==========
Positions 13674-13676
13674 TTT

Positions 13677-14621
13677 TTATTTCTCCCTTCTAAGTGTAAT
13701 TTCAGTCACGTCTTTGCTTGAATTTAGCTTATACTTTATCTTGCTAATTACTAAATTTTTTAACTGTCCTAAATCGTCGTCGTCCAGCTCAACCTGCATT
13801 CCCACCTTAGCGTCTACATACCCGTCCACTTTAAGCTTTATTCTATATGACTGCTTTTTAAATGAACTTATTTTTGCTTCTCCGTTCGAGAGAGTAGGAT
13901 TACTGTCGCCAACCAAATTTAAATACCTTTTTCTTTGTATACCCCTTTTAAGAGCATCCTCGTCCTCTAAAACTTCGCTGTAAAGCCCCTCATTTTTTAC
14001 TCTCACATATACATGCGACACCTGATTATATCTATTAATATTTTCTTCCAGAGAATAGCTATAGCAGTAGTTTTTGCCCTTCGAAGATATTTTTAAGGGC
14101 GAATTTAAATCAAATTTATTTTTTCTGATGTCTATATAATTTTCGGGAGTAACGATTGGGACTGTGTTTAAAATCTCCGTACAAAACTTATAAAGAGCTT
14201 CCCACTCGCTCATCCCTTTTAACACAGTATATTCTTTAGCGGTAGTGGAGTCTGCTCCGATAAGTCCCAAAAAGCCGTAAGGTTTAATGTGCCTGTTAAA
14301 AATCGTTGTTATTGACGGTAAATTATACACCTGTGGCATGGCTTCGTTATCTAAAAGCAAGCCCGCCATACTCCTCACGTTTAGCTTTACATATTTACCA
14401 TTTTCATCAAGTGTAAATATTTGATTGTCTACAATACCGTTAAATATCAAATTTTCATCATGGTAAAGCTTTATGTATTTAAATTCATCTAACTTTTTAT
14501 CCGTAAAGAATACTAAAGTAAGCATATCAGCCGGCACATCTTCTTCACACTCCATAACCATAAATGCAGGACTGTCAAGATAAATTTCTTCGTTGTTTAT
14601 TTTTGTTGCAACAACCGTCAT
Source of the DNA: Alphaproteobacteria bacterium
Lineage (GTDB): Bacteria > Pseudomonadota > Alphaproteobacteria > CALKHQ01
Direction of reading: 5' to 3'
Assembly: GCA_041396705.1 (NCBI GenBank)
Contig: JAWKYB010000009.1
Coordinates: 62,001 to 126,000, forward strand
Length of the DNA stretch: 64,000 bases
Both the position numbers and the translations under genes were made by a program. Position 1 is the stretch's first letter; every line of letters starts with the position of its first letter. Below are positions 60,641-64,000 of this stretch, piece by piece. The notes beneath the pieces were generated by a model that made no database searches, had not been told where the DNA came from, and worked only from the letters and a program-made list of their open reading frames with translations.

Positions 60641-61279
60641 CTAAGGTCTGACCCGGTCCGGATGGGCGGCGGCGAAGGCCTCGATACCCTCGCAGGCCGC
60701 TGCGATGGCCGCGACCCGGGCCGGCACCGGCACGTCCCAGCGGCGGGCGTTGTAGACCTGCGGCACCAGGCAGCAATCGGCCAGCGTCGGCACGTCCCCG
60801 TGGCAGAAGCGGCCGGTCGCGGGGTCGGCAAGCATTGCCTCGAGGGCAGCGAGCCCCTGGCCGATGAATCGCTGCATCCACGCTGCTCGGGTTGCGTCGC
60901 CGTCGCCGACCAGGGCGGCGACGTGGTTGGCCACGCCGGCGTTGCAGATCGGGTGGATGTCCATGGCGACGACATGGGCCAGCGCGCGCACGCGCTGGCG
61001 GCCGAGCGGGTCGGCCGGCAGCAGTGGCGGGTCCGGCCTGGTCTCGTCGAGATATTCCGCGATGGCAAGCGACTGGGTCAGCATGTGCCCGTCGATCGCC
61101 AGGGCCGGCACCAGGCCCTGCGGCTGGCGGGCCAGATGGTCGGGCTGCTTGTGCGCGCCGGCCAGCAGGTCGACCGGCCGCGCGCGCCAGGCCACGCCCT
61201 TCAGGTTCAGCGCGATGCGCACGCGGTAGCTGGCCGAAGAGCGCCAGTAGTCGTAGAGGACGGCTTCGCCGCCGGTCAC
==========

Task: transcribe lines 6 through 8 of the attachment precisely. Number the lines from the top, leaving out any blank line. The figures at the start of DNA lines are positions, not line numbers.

13801 CCCACCTTAGCGTCTACATACCCGTCCACTTTAAGCTTTATTCTATATGACTGCTTTTTAAATGAACTTATTTTTGCTTCTCCGTTCGAGAGAGTAGGAT
13901 TACTGTCGCCAACCAAATTTAAATACCTTTTTCTTTGTATACCCCTTTTAAGAGCATCCTCGTCCTCTAAAACTTCGCTGTAAAGCCCCTCATTTTTTAC
14001 TCTCACATATACATGCGACACCTGATTATATCTATTAATATTTTCTTCCAGAGAATAGCTATAGCAGTAGTTTTTGCCCTTCGAAGATATTTTTAAGGGC